• Audio Technica AT4033a Microphone (around £220around $350‑400):‑ My head aches at the thought of all those large‑diaphragm, side‑address condensers in this price bracket, and all the uninformed Internet forum arguments about their relative merits. So for me the AT4033a is the Ibuprofen of the budget mic world, providing focused relief from the confusion. To my ears, this beautifully constructed and understated mic has the essence of high‑end about it — there's a 'rightness' and coherence in the sound that's nothing to do with any on‑paper specs. Robin Bigwood

  • Golden Age Ribbon Mics (£79‑£229$169‑399): When we tested a wide range of ribbon mics in the studio last year, we were surprised to discover that our favourites in a particular application were not necessarily the most expensive. The Golden Age Project (GA) R1 Mk2 and the Active Mk2 particularly stunned us as amazingly good all‑rounders for the money. Even some of the mics we weren't so crazy about in general, such as the GA R2, we could imagine finding a use for on a record, and they would certainly represent a very useful introduction to the ribbon sound for those working with small budgets. Matt Houghton

Money-saving Tips

Tripods Triumph: If you're using speakers that have threaded mounting inserts in the base, you may find that old camera tripods (which always seem to be cluttering up my branch of Cash Converters) can be pressed into service as stands, with the advantage that you can adjust the height and pitch of the speaker to better suit your working position. I picked up one for a tenner in a junk shop the other day, and it works a treat for my little mono 'grot box' speaker. Just check that the leg locks can take the speaker's weight. Mike Senior

Box Clever: Those of us with computer-based digital audio workstations such as Pro Tools can mix 'in the box', so consider doing away with the desk. Instead, consider having a rack of mic preamps. I own a Focusrite Octopre with the digital card, so I now have eight excellent mic preamps in a 1U case, at a price that won't break the bank, which I use with either my HD rig or my 002R. The other function of a desk is the monitoring side and this can be covered by either the Mackie Big Knob or the Samson C-Control, the latter being considerably cheaper. Mike Thornton

Count On Quality: My money-saving tip is to buy the best gear you can afford rather than the cheapest! This is simply because it's the good stuff you're most likely to keep for a long time. What might seem like a bargain today could prove to be a waste of money later on when it's sitting unused in the studio, and then you end up having to shell out again for something better. Of course, if you do ever want to sell, it's the best gear that tends to retain a respectable second-hand value. Tom Flint

Dig For Discounts: I now buy a lot of my studio and live sound accessories from a company based in Preston, UK, called CPC ( They have a huge on-line catalogue where I source cables, adaptors, DI boxes, batteries and so on. Many suppliers put huge mark-ups on these extras, but I find that by going to CPC I can get them at 'wholesale'-type prices with an excellent delivery service. If you're in the USA, search the Internet and you're almost certain to find a local equivalent. Paul White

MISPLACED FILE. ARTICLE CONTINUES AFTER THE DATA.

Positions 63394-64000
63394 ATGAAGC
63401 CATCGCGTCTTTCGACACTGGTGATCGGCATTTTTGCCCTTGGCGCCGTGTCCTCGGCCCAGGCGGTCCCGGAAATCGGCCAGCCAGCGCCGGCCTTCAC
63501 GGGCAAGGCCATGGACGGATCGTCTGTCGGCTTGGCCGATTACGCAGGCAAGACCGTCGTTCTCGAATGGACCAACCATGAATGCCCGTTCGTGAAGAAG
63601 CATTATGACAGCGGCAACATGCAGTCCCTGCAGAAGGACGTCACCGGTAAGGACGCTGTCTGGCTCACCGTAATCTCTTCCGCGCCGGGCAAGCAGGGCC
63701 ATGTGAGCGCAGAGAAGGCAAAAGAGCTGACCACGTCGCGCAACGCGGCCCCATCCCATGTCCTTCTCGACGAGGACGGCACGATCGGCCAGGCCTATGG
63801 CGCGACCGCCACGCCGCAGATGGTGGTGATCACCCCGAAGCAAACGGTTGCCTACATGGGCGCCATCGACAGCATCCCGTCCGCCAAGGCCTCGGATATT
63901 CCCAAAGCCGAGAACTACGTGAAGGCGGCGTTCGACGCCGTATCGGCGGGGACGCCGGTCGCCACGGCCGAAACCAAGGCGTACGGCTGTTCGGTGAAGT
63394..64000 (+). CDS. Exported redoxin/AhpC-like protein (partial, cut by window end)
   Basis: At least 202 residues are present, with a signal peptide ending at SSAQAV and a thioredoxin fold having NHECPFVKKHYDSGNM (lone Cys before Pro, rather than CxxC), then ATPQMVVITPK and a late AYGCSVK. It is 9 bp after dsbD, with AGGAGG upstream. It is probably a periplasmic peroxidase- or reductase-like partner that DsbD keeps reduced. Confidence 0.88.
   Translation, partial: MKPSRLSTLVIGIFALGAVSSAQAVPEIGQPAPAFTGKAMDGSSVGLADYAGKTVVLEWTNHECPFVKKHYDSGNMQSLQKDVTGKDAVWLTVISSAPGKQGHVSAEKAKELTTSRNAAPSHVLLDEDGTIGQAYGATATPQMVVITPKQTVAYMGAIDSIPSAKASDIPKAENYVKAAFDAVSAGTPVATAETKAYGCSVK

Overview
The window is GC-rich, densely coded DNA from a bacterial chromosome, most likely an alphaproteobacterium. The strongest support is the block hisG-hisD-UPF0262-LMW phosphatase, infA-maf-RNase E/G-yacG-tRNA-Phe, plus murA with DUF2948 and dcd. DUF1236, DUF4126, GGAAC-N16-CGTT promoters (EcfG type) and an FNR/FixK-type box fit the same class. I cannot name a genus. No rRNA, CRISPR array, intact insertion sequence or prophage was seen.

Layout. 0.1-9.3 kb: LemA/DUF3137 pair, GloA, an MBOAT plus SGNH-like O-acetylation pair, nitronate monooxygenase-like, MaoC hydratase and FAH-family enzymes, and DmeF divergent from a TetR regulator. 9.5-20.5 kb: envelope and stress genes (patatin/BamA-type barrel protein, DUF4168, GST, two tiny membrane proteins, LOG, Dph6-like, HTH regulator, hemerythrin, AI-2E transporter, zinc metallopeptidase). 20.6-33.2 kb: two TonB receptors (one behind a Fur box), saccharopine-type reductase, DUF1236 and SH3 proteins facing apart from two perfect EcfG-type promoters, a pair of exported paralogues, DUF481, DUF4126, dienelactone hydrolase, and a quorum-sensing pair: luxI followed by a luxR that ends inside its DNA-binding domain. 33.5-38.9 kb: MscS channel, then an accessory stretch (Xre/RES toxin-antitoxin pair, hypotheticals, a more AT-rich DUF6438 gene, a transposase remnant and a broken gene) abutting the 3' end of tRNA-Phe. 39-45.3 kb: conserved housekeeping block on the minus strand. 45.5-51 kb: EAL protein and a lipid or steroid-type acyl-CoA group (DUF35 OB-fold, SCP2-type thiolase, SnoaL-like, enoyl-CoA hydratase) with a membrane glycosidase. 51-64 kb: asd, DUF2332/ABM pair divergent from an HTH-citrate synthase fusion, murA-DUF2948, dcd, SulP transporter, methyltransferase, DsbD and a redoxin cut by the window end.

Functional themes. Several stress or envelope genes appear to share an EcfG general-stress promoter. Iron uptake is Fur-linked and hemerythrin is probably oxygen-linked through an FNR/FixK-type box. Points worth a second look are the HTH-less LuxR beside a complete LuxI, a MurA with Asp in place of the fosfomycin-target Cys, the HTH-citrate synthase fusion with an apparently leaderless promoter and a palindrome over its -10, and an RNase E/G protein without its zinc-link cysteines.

Lite Show: Today's 'LE' or 'lite' editions of music and media software tend to be pretty similar to last year's full editions: for example, a program like Sony Vegas Movie Studio will let you put together rock videos for a fraction of the cost of the pro version of Vegas. Sonar Home Studio, Logic Express, Cubase LE and the like represent exceptional value and may very well have all the features you need. Craig Anderton

Find Your Own Sounds: If you're on the lookout for new sounds, don't automatically get your credit card out to buy another sample library. As long as you have a microphone and some sort of digital or analogue recorder (or even a simple soundcard), you can use your imagination to capture a host of intriguing new sounds for free. You don't need to set light to a piano, either — kitchen and other household objects provide lots of potential, as will a trip to the local hardware store, dumpsters, recycling centres, and so on. It may require a little lateral thinking, but your found sounds can then be used as percussion, or turned into new instruments. Best of all, you'll be creating original 'signature' sounds that no-one else has. Martin Walker

Transport For Less: If you use a computer and you fancy a remote set of sequencer transport controls mounted on your keyboard or mixing desk, remember that many sequencer applications use keypad commands for transport functions (or can be redefined to use them). So buy a mass-market numeric keypad (typically under $30), and plug it in alongside your normal computer keyboard. USB models can be used up to about five metres from the computer, or you can pay a little more for a cordless one. A dedicated MIDI controller may cost you four times as much! Martin Walker